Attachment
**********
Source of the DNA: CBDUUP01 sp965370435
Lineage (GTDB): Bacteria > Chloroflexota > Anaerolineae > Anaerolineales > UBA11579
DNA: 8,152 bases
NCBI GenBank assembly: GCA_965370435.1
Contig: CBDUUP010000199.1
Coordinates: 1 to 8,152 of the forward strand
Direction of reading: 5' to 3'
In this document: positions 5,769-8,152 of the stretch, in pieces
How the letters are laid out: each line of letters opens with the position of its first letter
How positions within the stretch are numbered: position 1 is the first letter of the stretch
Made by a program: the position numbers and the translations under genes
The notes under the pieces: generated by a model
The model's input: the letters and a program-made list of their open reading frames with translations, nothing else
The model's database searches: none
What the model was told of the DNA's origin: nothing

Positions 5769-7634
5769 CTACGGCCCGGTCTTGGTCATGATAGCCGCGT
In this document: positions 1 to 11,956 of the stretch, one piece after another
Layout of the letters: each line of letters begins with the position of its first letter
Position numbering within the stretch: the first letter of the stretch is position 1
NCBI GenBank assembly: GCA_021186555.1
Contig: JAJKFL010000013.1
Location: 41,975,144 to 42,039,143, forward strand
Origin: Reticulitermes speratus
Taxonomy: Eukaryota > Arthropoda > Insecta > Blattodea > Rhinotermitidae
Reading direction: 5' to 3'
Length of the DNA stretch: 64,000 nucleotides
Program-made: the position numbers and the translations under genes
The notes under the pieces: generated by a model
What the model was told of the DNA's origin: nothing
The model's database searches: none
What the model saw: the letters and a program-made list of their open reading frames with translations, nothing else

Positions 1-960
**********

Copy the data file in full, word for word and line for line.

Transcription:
Source of the DNA: CBDUUP01 sp965370435
Lineage (GTDB): Bacteria > Chloroflexota > Anaerolineae > Anaerolineales > UBA11579
DNA: 8,152 bases
NCBI GenBank assembly: GCA_965370435.1
Contig: CBDUUP010000199.1
Coordinates: 1 to 8,152 of the forward strand
Direction of reading: 5' to 3'
In this document: positions 5,769-8,152 of the stretch, in pieces
How the letters are laid out: each line of letters opens with the position of its first letter
How positions within the stretch are numbered: position 1 is the first letter of the stretch
Made by a program: the position numbers and the translations under genes
The notes under the pieces: generated by a model
The model's input: the letters and a program-made list of their open reading frames with translations, nothing else
The model's database searches: none
What the model was told of the DNA's origin: nothing

Positions 5769-7634
5769 CTACGGCCCGGTCTTGGTCATGATAGCCGCGT
In this document: positions 1 to 11,956 of the stretch, one piece after another
Layout of the letters: each line of letters begins with the position of its first letter
Position numbering within the stretch: the first letter of the stretch is position 1
NCBI GenBank assembly: GCA_021186555.1
Contig: JAJKFL010000013.1
Location: 41,975,144 to 42,039,143, forward strand
Origin: Reticulitermes speratus
Taxonomy: Eukaryota > Arthropoda > Insecta > Blattodea > Rhinotermitidae
Reading direction: 5' to 3'
Length of the DNA stretch: 64,000 nucleotides
Program-made: the position numbers and the translations under genes
The notes under the pieces: generated by a model
What the model was told of the DNA's origin: nothing
The model's database searches: none
What the model saw: the letters and a program-made list of their open reading frames with translations, nothing else

Positions 1-960